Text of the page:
QUALITY OF AUDIENCE OVER QUANTITY

In a move that some have seen as potentially a show of arrogance by adidas, it’s safe to say their new “All In or Nothing” campaign is certainly different. It gives fans the choice to receive all of adidas’ World Cup communications…. or opting out and receiving nothing. Basically blocking all the comms.

“If consumers decide against joining adidas and its FIFA World Cup communications, adidas is happy to let them leave the team as it focuses on quality over quantity in its social media audience,” the company said.

It could be seen as a brave move but what is obvious is that they are going for brand advocates, those who love the brand, rather than passing audiences who require a lot of investment for potentially little return. ‘Rewarding’ fans with great content that they will hope is shared by them and creating an air of exclusivity could work. Though the numbers of fans/conversations may be reduced, if the bottom-line £ increases then it will be seen as a success.

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THE STORIES BEYOND THE GAMES

Once again there is a lot of overlap in this one a couple that have already been talked about. But it is worth mentioning on its own merits. Match footage has a short shelf life and if you rely on it as your main campaign content you’re going to be competing with thousands of others for the same space.

What will set brands (and broadcasters) apart is how they tell the story of the event, those playing and how the brand fits into that story. The likes of Budweiser and Hyundai have already started that with their relationships mentioned earlier but others still have time to get this right. Brazil is famous for its passion for football and there are many stories to be told around what makes this such a special event. If the brand can seamlessly fit into this (or just provide the platform) then they can make a big impact.

 

Have we covered everything in here? By no means. Other sites such as The Drum and Econsultancy have their say in recent days as to how brands could best seize upon this once-every-four-years opportunity. We haven’t even touched upon social hubs (Sony and FIFA have both launched their own) and second screening, which every brand and broadcaster will be looking to best serve.

Which brands do you think have nailed this World Cup the best so far on digital?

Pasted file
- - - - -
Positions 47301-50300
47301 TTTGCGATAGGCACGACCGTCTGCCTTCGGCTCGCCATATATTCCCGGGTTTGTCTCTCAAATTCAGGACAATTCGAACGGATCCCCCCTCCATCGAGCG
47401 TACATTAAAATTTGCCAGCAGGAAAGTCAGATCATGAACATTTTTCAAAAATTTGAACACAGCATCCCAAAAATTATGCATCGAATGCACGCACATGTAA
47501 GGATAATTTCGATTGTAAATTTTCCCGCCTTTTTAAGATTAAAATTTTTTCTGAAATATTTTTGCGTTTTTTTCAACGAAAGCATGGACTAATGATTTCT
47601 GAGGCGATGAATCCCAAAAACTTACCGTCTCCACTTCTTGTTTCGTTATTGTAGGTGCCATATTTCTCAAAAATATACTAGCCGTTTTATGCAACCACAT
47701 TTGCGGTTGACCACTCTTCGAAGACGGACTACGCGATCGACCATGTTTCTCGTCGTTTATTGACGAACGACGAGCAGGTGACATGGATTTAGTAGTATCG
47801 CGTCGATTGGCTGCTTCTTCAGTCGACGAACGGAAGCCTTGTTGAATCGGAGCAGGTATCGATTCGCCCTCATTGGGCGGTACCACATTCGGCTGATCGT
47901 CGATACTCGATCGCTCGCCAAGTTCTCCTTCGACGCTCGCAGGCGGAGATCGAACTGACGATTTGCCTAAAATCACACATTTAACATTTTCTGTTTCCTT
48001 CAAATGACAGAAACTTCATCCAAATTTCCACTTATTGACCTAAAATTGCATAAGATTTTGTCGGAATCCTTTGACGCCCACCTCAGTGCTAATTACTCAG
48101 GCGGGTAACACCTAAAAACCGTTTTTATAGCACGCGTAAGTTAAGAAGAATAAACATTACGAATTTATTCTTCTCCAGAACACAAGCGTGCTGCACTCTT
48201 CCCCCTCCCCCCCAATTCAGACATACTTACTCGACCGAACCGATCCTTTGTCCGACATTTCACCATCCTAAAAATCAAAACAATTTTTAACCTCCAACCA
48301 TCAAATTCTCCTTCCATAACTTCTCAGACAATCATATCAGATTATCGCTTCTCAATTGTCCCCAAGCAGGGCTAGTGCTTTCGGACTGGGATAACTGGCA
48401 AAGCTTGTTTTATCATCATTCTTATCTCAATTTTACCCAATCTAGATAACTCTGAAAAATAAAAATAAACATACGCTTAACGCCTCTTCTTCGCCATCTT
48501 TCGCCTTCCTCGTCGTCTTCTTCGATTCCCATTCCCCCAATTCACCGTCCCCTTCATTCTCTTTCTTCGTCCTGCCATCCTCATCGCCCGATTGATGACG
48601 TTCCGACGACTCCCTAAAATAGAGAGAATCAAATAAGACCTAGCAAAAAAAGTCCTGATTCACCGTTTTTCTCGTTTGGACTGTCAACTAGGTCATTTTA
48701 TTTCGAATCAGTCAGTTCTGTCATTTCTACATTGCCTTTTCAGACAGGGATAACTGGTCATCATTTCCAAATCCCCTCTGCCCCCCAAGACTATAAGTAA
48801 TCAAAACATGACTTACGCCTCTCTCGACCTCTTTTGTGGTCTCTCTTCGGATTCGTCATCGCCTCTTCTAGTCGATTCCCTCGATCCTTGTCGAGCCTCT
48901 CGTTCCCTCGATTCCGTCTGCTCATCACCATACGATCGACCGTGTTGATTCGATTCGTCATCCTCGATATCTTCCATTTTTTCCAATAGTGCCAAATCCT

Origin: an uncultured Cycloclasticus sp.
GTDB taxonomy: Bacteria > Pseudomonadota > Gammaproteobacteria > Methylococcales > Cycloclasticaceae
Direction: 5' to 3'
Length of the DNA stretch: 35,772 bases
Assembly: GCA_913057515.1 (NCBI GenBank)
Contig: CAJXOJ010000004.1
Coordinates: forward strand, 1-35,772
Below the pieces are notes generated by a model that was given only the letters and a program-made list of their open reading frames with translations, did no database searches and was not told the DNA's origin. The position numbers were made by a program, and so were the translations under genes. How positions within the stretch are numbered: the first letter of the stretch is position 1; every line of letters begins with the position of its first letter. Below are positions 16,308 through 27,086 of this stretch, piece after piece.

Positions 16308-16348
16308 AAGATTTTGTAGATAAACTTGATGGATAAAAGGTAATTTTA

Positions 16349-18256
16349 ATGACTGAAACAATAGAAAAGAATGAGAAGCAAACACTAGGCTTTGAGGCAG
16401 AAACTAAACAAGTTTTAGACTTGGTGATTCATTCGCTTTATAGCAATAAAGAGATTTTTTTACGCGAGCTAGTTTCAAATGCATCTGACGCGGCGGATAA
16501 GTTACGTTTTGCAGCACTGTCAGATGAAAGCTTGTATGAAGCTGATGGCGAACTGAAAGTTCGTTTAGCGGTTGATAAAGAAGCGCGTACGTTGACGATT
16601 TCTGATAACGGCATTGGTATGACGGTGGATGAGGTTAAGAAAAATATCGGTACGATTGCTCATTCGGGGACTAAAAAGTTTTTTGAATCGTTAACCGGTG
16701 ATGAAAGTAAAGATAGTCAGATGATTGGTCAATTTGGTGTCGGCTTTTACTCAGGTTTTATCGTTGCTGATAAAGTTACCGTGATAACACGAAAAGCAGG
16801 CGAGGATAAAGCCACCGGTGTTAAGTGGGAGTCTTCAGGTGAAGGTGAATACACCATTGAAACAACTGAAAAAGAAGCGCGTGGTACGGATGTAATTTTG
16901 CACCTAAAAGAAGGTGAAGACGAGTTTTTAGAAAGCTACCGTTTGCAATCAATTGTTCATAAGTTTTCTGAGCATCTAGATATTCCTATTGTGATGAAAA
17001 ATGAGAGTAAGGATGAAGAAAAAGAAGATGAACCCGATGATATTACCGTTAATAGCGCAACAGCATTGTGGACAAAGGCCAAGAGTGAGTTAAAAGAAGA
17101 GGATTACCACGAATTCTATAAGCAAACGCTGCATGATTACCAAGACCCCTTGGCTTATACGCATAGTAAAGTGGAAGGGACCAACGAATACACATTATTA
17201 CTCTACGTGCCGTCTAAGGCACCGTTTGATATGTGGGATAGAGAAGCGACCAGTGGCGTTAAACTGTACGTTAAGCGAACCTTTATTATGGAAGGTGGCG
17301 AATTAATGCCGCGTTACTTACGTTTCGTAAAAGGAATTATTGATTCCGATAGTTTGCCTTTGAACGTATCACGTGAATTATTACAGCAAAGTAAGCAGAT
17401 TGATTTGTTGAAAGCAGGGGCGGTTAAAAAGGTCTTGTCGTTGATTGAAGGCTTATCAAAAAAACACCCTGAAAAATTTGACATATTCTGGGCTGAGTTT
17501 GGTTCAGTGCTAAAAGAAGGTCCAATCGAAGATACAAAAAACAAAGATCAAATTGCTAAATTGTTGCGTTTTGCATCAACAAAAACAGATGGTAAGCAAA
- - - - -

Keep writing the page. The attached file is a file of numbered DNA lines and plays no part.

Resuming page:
How Important is it for Sports Brands to be ‘Reactive’ on Social Media?

Guest Post: Krishan Majithia is a Social Media Executive at sports social media agency We Play. He is an FA level 2 qualified coach at Headstone Manor as well as being the brains behind ‘Tactical Sunder‘. Follow him at @krishm91

The age of social media has allowed brands to become closer to ‘real time’ conversations, giving them direct access to a world-wide consumer base. Real time Social Media sites such as Twitter allow brands to engage with fans and potential customers by joining in conversations about sport and reacting to events when they happen.

Of course, this access has cast forward the importance of hiring experts to manage social media activity, as mistakes can have immediate consequences, which become the subject of public humiliation and social media can quickly go from a brand’s most useful marketing tool, to its ultimate downfall.

The dynamism of social media and the vast number of platforms from which it can be accessed, means that fans and consumers expect more than basic advertising content from brands. The real-time nature of social media means that these brands can communicate and share innovative messages (at the click of a button) within relevant ‘hype-circles’.

When a technical error meant that only four Olympic rings showed up during the opening ceremony of the Sochi Olympics, an advert supposedly from Audi emerged with the tagline “When four rings is all you need”. As it turned out the advert, which can be seen below was not real, however, this was the epitome of ‘reactive advertising’ and was shared 1000’s of times with calls by Audi fans for it to be made into an official Audi advert.